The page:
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A Victorian park that has stayed surprisingly off the radar considering its central location and impressive features
Surrounded by stone walls, the Iveagh Gardens appear private at first glance. Yet the manicured lawns, cascading waterfall, circular rose garden, and miniature maze are all available to the public free of charge. Designed by Ninian Niven in 1863, the gardens hosted the 1865 Dublin Exhibition and now sets the stage for a public summer concert series as well as the annual Taste of Dublin festival. Unlike nearby St. Stephen’s Green and other green spaces throughout the city, you may not see another soul on a stroll down its polished promenades. The main Clonmel Street entrance is the easiest (though not easy) to find, and there are two others tucked behind the National Concert Hall on Earlsfort Terrace and down a flight of concrete steps on Hatch Street Upper.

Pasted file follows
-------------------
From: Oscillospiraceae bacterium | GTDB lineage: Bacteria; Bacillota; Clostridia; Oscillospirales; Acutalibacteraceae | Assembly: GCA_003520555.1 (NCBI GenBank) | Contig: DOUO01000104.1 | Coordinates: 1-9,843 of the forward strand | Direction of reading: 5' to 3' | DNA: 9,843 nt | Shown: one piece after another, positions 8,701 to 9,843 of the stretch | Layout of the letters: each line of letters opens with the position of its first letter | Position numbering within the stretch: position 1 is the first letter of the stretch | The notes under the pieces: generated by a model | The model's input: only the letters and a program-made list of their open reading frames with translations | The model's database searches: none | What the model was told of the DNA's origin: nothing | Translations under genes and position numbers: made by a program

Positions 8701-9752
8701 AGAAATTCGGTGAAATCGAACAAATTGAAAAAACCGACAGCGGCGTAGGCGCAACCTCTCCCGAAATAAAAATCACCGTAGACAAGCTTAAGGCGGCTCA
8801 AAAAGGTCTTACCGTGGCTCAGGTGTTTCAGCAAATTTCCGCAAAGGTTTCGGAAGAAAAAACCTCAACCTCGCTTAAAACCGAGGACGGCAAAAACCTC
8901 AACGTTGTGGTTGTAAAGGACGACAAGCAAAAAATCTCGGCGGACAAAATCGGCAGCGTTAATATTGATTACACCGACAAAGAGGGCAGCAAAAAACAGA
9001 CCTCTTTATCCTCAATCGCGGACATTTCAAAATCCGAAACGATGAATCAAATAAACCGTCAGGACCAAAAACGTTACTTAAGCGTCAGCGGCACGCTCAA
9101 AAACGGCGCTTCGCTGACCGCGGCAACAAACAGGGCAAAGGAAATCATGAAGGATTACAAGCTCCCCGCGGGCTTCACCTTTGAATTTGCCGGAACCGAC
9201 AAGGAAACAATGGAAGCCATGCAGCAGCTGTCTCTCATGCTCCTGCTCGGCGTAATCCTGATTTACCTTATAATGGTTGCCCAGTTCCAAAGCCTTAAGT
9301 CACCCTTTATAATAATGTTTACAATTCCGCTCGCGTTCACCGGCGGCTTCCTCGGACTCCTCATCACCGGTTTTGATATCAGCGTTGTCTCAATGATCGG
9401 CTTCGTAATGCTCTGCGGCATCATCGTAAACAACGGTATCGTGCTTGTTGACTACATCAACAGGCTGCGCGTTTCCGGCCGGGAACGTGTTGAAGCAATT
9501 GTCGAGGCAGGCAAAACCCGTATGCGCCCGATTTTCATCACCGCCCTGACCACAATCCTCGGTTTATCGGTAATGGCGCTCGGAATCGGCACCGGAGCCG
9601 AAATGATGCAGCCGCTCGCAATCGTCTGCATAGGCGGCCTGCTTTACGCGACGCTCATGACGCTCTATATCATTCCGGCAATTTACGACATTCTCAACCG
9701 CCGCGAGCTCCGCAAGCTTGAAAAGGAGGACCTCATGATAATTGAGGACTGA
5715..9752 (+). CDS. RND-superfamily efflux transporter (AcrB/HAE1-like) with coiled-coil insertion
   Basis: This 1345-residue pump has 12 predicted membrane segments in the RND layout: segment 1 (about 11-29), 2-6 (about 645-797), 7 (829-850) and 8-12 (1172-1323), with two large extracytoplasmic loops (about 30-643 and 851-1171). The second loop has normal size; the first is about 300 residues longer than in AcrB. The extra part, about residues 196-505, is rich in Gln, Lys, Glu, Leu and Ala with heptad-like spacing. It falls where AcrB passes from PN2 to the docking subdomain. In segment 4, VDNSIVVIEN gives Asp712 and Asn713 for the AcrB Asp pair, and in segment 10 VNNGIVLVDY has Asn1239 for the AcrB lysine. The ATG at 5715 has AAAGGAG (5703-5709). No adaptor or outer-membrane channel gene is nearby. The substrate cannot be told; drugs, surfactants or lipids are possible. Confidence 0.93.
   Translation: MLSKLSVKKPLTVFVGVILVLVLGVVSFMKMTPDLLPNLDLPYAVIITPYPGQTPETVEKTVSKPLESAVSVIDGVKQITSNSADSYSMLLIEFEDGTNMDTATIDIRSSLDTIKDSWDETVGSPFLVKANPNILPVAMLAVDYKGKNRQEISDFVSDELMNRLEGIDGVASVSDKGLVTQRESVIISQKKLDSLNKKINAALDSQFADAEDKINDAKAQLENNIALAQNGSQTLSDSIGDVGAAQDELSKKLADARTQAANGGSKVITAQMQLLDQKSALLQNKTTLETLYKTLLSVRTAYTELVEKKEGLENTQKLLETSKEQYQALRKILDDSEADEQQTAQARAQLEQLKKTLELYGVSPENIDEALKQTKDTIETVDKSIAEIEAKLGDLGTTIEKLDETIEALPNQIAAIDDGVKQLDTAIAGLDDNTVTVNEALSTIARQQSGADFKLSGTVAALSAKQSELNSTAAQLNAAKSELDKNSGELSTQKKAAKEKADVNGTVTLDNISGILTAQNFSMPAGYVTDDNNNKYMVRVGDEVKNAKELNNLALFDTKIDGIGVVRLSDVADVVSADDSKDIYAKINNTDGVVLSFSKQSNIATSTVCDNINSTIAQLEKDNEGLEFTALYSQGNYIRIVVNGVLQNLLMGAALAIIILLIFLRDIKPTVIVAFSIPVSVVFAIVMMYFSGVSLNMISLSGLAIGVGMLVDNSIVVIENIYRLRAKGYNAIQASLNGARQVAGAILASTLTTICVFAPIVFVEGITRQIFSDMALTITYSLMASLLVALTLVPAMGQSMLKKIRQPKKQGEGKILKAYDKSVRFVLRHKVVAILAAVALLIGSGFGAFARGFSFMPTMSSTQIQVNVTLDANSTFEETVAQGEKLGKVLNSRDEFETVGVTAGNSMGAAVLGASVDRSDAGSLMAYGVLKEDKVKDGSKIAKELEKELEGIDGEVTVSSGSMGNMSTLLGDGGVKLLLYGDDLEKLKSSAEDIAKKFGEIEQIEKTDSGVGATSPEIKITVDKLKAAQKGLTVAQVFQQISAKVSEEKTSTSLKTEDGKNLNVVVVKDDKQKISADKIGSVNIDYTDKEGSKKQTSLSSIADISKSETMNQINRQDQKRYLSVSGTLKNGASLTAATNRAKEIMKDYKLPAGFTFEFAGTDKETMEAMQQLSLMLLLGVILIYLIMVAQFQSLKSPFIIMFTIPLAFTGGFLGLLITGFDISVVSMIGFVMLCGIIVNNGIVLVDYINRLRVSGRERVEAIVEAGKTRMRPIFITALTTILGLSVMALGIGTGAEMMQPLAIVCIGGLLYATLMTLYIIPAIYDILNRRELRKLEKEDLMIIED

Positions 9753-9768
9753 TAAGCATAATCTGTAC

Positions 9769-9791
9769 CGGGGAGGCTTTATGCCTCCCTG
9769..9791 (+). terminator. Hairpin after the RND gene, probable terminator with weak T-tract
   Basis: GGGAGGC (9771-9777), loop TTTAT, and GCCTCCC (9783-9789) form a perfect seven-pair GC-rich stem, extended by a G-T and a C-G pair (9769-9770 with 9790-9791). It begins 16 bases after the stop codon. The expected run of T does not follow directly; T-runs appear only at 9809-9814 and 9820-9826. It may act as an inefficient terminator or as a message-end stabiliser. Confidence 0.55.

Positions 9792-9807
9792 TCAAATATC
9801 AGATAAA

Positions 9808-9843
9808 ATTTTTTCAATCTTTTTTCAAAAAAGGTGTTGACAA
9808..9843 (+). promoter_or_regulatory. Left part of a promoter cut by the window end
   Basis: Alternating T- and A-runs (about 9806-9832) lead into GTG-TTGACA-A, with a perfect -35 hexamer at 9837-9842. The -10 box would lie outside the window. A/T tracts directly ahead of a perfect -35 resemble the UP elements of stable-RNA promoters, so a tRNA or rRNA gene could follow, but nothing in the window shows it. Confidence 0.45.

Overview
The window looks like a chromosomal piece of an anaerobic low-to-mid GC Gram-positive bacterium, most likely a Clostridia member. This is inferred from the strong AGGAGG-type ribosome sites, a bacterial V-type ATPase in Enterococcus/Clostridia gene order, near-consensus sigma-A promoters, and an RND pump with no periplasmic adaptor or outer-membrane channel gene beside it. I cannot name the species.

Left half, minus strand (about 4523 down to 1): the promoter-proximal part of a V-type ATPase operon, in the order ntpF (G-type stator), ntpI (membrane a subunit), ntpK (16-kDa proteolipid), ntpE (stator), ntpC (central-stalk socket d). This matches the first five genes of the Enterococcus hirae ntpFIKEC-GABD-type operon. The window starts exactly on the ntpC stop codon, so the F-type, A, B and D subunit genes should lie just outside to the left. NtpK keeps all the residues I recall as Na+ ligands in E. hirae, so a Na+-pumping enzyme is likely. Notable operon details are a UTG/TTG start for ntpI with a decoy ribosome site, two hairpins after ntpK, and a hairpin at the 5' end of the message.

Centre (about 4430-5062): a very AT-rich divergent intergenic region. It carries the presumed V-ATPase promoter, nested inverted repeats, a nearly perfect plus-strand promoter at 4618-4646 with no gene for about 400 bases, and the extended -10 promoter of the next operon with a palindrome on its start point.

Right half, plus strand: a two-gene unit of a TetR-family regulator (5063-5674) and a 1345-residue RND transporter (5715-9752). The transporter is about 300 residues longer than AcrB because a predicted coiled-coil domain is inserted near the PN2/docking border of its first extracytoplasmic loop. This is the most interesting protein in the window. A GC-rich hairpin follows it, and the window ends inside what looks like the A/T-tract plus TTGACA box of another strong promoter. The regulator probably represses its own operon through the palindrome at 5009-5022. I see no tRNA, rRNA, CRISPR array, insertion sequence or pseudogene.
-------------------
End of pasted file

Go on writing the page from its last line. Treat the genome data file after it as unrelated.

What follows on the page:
Time Out tip: Even though the garden’s Guinness family namesake pronounced his name Lord “Ive-a,” most locals refer to the space as “Ivy” Gardens.
Dax: For French bites and fine wine in an elegant basement bar
Eirlooms: For hand-crafted souvenirs and floral arrangements
The Dean: For top-notch cocktails with panoramic views over the city